Through the Prism of Nonviolence
By John Heid
Nukewatch Quarterly Summer 2020
TUSCON, Arizona—May 9, 2020, the 99th anniversary of Dan Berrigan’s birth
A half century ago this month Daniel Berrigan, S.J., wrote America Is Hard to Find: Notes from the Underground and Letters from Danbury Prison, Doubleday & Co. 1972.
At the time he was underground. Dan and eight others—the Catonsville 9—had been convicted of multiple felonies for burning draft card files in resistance to the US War in Vietnam. He chose to continue his resistance by surreptitiously appearing at anti-war events rather than willingly submit to imprisonment. “On the lam” for four months, Dan spoke publicly, albeit clandestinely, and wrote ferociously. The times were as volatile as the fire. Dan, his brother, Phil and seven others burned hundreds of 1-A draft files. His reflections during this period offered an incisive lens into American culture. That lens, looked through 50 years later, is still acute, clarion.
Why is America still so hard to find? What is America anyway? Dan understood the symbiotic relationship between war and the state of our nation, any nation. He also recognized an antidote: resistance. People power.
War is antithetical to Civil Society. It blurs our visibility, let alone our humanity. What has changed in a half century? What hasn’t? Today we find ourselves in the grip of a microscopic virus that rivals the size of the split atom. Suddenly our world is turned upside down. It’s become a heyday for doomsday prophets, and profiteers, a free-for-all for conspiracy theorists. Rumor, prediction, and fact have become a sordid ménage à trois.
Meanwhile America and much of the world is “doing time” above ground, and staying at home—those who have one. Will the flippant quip “gone viral” ever sound the same? How can our war machine state save us from what we cannot even see without a microscope? Guns, let alone nuclear weapons, are rendered powerless.
An insight I gleaned from Dan’s youngest brother, Phil, was to pay attention to the larger context of any political moment. Phil said he learned this lesson during the Vietnam War, when most eyes were understandably focused on Southeast Asia. Behind the scene, the US stealthily built up its nuclear arsenal. Thus follows my query: what’s behind the Covid-19 curtain?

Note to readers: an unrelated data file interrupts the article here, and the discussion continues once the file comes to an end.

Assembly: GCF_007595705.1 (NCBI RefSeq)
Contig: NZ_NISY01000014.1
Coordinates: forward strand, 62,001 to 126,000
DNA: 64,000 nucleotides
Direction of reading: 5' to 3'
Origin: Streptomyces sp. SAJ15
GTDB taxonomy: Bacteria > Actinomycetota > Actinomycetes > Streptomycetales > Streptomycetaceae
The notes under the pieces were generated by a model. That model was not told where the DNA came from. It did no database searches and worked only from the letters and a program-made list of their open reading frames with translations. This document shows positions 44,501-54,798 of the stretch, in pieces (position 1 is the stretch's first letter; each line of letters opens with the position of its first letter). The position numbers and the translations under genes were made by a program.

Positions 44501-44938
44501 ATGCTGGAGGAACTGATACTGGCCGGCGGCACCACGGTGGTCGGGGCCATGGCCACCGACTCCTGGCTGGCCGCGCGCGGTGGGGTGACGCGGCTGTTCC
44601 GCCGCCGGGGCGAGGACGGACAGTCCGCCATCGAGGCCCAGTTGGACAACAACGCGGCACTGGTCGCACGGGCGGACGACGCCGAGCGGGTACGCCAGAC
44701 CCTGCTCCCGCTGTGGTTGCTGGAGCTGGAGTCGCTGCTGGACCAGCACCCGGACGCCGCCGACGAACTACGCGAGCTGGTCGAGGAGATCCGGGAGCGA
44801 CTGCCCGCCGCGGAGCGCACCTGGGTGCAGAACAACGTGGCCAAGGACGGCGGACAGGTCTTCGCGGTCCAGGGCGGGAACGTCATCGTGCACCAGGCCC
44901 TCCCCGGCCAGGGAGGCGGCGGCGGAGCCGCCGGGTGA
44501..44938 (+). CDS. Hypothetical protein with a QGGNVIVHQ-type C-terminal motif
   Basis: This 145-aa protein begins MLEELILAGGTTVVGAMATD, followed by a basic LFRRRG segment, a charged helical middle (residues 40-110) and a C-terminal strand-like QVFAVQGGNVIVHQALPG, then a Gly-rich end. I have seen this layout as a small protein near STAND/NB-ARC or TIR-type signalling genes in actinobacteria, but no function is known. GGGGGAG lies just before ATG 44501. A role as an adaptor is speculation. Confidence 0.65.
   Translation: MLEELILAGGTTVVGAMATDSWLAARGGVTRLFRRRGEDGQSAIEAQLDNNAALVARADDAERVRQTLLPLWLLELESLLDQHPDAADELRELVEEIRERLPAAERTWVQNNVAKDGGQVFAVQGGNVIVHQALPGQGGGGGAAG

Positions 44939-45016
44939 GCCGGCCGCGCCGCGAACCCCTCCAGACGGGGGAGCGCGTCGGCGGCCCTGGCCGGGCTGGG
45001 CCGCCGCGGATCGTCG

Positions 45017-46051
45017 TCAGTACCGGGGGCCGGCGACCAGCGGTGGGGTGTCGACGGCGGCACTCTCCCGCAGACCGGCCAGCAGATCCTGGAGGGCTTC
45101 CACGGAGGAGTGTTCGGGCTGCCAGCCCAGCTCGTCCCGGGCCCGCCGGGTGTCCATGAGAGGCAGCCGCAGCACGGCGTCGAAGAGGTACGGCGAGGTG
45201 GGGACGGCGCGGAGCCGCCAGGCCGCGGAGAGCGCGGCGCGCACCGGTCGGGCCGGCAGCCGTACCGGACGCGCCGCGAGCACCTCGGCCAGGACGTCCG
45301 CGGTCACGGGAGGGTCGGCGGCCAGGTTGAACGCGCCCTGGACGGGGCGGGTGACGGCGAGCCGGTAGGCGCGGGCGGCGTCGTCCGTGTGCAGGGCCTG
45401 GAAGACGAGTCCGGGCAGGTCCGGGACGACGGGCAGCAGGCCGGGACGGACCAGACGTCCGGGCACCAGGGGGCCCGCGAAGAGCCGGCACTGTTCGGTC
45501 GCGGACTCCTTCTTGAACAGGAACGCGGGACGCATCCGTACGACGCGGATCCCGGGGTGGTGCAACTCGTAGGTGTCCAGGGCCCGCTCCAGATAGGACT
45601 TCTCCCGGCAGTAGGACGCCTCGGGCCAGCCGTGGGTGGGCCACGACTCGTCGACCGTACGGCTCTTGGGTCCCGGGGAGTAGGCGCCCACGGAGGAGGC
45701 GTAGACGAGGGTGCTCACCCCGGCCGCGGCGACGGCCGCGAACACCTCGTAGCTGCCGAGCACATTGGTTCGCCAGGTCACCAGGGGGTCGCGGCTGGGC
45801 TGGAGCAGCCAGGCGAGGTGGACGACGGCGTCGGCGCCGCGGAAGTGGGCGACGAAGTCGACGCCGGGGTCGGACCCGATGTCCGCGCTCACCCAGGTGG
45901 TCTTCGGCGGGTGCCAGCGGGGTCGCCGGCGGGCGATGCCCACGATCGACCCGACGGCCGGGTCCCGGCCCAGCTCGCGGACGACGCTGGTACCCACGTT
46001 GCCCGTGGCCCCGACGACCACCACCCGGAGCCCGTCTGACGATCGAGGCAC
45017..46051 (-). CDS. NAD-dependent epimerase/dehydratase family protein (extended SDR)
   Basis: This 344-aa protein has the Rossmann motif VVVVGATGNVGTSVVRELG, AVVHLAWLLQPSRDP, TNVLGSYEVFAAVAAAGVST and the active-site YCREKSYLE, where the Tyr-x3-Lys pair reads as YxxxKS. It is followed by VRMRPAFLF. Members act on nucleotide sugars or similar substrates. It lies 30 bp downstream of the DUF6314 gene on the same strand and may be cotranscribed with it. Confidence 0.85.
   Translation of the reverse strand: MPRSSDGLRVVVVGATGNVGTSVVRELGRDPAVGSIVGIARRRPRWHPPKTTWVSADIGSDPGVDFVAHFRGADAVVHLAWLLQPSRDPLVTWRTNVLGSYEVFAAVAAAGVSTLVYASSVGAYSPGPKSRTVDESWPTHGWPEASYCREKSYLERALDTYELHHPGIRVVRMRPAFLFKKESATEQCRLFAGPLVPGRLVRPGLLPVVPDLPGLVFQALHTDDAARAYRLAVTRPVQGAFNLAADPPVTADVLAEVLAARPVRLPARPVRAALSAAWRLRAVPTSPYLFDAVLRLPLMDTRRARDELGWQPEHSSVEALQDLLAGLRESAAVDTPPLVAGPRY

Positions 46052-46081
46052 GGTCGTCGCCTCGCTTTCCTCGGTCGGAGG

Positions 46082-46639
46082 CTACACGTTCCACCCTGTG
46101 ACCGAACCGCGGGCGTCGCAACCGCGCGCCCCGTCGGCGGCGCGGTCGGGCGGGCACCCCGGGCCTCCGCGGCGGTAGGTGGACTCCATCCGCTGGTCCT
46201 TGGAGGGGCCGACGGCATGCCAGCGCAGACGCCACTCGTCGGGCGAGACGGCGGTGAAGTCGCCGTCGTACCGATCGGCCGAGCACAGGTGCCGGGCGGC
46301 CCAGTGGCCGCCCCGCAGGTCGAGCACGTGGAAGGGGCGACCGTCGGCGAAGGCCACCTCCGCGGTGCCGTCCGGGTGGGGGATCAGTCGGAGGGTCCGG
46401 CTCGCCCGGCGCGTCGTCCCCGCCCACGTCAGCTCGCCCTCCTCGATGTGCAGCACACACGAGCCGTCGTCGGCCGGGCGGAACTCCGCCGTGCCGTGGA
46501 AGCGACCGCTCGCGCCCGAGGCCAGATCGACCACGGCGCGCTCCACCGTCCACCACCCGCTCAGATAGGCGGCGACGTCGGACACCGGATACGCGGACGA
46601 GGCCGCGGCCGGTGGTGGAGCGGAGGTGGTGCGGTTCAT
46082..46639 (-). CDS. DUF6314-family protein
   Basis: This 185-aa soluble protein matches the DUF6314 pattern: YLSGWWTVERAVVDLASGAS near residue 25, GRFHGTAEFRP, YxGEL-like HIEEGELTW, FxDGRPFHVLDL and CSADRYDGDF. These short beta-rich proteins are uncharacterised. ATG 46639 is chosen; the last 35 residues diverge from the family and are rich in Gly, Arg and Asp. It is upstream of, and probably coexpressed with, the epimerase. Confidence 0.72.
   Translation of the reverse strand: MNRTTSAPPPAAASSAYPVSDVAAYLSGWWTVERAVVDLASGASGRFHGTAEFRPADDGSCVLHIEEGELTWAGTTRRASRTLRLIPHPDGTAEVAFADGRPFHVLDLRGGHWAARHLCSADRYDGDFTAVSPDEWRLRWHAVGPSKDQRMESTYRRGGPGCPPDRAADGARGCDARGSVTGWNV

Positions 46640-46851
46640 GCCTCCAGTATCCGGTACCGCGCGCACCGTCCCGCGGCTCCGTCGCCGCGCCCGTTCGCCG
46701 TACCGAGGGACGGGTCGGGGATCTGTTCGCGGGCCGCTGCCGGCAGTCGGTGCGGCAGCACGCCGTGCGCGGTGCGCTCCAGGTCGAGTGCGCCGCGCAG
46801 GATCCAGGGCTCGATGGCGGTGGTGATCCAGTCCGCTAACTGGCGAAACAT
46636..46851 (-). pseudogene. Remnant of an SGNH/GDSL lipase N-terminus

For one, the Tucson-based corporation Raytheon Missiles and Defense secured a multi-billion dollar contract to develop the next generation of air-launched and nuclear-armed missiles—at the height of the pandemic.
The coronavirus is unarguably a major health crisis. Still, in terms of casualties, it amounts to a dress rehearsal to nuclear war. There are ways to minimize the impact of the virus. There is no quarantine from nuclear weapons detonations, no safe space, not even deep in the high-tech bunker at Offutt Air Force Base. There will eventually be a vaccine for Covid-19. There is no cure for nuclear war, only prevention through abolition. The virus has become a partisan issue. Nuclear weapons have bipartisan support. In dystopian terms they are the great equalizer. No one is immune. No one gets out alive.
A pandemic allows us, or perhaps forces us, to recognize our vulnerability, our interdependence. Granted, those with more privilege suffer less in a pandemic. Not so with nuclear war. While our eyes are focused on a cure to resolve our current crisis, another is looming backstage. One might ask, Why isn’t the US government investing in a multi-billion dollar research for this pandemic rather than in so-called nuclear security?
There are many smoke screens, so much government subterfuge. Small wonder the heart of America is hard to find. There are war contractor coffers to fill. The heart of America is not underground in resistance. No, it’s at large, in plain sight. We are a nation of nuclear war deniers.
Following his imprisonment for the Catonsville 9 action, Dan Berrigan continued his strident resistance to the US militarism, particularly nuclearism, in the streets, in the dock, in jail cells. Nevermore underground. He took his life-long search for America to the grave, and by example urges us to carry on the struggle for disarmament—of ourselves, of fear, of nukes. Only then will we find the heart of America.
— John Heid is a humanitarian aid activist living in Tucson, Arizona
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